This week I’m talking about disruption and transformation with Omar Abbosh, Corporate Vice President of Cross-Industry Solutions at Microsoft and Zuora’s newest board member. He joined Microsoft in June 2020 following 30 years at Accenture, driving strategic initiatives and digital transformation of leading companies around the world. Mr. Abbosh is the co-author of “Pivot to the Future” and holds a B.A. and an M.A. in Electronic and Software Engineering from the University of Cambridge and an M.B.A. from INSEAD in Fontainebleau, France.
Omar, you’ve co-written a great book about corporate transformation called “Pivot to the Future.” Disruption is a word that gets thrown around a lot, but how do you see it actually happening in the market? It’s usually not an earth-shattering new innovation that upends an entire market.
No, it isn’t. When most people think about disruption, they’re mostly thinking about “big bang” disruptions, right? Blockbuster crashes against Netflix, Nokia crashes against the iPhone, etc. But these kinds of disruptions are actually pretty rare — that’s why we remember them. The much more common form of disruption, which is actually what the book is aimed at, is what we call compressive disruption, which is where someone comes along and steals a bit of the margin out of your value, and it happens over and over again.
Try this as a thought experiment: Draw a chart that plots the innovation-driven value that your company creates over time. Hopefully, that’s a line that goes up and to the right. Now on that same chart, draw a line that represents the potential value creation from all the new innovation that’s out there. By definition, that line is going to appear above the first line on your chart. In the book, we define the gap between those two lines as trapped value, and that is what’s being targeted by startups.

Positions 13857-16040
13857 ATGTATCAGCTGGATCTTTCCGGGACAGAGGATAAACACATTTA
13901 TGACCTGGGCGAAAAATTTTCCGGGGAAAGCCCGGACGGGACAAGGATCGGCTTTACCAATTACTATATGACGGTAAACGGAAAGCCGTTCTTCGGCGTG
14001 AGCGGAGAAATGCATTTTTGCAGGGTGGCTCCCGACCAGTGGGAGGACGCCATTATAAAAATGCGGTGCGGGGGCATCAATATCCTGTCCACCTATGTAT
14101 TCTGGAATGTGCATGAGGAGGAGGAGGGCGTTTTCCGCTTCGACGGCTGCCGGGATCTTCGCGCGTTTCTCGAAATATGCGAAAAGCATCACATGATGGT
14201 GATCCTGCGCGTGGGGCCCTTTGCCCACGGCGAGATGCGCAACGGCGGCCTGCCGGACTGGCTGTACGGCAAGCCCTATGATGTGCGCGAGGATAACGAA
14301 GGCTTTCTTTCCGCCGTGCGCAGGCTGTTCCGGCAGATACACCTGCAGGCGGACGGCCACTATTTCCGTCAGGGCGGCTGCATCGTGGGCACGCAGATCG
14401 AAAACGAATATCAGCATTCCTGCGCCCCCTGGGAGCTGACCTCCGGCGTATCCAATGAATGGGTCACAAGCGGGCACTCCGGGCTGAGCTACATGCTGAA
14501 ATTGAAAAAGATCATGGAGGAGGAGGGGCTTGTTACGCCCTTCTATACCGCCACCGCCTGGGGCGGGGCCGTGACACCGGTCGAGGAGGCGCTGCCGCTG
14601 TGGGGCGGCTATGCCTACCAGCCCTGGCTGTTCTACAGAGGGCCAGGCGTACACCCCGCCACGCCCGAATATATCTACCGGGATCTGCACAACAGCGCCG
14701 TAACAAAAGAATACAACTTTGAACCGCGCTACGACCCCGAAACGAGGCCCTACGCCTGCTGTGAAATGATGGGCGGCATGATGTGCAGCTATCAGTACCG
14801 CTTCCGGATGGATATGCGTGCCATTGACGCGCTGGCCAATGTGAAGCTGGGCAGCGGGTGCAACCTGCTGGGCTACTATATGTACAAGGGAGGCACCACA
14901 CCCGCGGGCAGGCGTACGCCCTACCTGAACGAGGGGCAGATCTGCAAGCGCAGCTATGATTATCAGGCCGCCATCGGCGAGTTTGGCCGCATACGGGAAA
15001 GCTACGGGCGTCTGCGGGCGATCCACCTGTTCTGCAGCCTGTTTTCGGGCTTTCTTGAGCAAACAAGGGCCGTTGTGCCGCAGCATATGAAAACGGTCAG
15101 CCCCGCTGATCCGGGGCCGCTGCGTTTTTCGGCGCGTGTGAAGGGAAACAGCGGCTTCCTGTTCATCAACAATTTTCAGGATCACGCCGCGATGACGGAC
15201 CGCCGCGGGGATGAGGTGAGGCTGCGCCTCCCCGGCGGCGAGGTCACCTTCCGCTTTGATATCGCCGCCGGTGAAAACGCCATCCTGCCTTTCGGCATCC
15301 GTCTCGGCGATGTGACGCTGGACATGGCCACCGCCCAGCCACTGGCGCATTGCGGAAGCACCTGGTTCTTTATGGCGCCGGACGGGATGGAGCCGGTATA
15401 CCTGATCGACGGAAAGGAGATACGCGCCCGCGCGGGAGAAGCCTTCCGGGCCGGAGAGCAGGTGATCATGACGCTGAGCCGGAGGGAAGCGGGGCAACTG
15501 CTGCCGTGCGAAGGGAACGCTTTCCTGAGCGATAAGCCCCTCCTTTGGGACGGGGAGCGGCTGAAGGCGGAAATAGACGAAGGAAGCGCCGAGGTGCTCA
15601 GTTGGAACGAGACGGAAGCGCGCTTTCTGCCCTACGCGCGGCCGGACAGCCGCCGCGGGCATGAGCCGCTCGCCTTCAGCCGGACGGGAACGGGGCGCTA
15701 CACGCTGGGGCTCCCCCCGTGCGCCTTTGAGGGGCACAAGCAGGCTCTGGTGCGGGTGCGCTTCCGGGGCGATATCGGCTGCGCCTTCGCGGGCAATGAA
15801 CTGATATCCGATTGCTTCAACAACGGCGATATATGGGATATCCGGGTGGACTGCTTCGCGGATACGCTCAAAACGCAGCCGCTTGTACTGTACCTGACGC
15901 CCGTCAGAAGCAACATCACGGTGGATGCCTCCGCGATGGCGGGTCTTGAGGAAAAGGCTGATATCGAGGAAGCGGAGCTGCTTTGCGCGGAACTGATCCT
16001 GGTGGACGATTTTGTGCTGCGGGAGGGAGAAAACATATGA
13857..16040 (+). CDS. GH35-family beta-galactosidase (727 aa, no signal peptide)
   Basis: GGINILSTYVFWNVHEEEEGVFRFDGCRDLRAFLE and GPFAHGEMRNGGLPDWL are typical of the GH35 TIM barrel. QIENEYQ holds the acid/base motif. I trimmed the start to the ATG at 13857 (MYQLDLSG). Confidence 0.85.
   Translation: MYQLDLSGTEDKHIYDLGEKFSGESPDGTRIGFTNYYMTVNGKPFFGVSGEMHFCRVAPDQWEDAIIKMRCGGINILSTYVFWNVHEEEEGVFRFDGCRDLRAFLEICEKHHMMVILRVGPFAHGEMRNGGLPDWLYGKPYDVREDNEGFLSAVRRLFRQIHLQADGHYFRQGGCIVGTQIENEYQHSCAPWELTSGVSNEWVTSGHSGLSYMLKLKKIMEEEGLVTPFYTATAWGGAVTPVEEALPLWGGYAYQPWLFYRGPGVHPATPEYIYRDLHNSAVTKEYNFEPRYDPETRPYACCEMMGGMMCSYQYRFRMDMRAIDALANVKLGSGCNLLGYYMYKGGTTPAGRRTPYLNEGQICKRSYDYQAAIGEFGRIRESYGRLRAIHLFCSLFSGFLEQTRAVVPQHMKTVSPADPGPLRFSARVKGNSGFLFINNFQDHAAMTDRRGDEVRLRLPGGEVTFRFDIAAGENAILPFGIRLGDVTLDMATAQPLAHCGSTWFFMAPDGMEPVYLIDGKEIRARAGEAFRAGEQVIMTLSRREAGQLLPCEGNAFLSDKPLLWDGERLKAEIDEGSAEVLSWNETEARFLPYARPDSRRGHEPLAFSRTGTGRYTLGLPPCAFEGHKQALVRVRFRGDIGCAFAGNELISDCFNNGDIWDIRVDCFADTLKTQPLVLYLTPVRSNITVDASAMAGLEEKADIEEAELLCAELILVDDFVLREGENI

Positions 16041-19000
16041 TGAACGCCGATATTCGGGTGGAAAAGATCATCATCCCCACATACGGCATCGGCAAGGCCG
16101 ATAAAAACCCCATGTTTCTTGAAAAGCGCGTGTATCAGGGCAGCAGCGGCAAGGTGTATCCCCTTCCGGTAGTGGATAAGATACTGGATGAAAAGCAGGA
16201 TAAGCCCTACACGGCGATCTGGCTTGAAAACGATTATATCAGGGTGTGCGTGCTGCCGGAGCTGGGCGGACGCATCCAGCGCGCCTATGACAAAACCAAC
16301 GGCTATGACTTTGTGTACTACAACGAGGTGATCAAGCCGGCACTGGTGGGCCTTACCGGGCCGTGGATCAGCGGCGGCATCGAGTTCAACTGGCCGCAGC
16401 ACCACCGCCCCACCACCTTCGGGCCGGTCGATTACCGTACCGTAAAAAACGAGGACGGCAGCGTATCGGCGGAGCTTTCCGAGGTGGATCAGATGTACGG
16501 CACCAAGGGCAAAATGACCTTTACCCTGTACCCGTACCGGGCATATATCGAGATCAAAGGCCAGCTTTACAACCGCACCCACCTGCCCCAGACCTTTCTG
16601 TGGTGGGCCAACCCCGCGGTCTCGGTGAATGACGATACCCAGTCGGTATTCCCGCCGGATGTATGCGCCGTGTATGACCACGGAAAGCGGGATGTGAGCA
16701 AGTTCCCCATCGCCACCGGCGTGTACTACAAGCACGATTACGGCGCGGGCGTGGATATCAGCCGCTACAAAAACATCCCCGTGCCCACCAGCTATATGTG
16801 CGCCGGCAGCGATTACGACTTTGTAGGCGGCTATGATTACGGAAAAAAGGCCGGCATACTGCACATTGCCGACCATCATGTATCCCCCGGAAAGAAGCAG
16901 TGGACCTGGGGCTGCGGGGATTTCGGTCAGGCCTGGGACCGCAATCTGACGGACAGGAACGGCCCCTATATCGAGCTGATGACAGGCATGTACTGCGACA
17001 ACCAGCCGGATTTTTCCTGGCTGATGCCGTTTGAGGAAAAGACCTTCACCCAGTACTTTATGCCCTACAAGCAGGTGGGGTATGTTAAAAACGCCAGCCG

Startups don’t have legacy processes. They don’t have old systems. They don’t have a lot of infrastructure to maintain. They don’t have technical debt. They’ll just say something like, “Looks like the telcos are having trouble accessing people in rural areas because of all their old infrastructure. I’ll just leverage some new satellite technology and go get them.”
So if you’re a big company, you won’t die overnight, but you’ll die in twenty years. This is why banks are growing at 5% right now. This is why automakers and oil companies and insurance companies are struggling. Compressive disruption squeezes your investment capacity. And that inhibits your ability to jump to new markets.
And the big companies just can’t act as fast, they can’t make the pivot into new markets, so it’s a death by a thousand cuts. They’re too busy maintaining the business of today, so they miss out on the business of tomorrow.
Exactly. Look, most enterprise CIOs have to spend the bulk of their budget on keeping the lights on and maintaining existing systems. For a lot of these companies, their data might be locked up in some mainframe running on COBOL. So they’re literally glued to yesterday’s technology.
Honestly, I think a big reason why so many large companies can’t innovate is because the cost of capital is so low. Now, what do I mean by that? Well, to do real innovation, you need failures, and big companies don’t allow that. In fact, they breed it out of corporate executives. If you get associated with a failure, you lose your job. You get really good at disassociating yourself from failure as you climb up the ranks.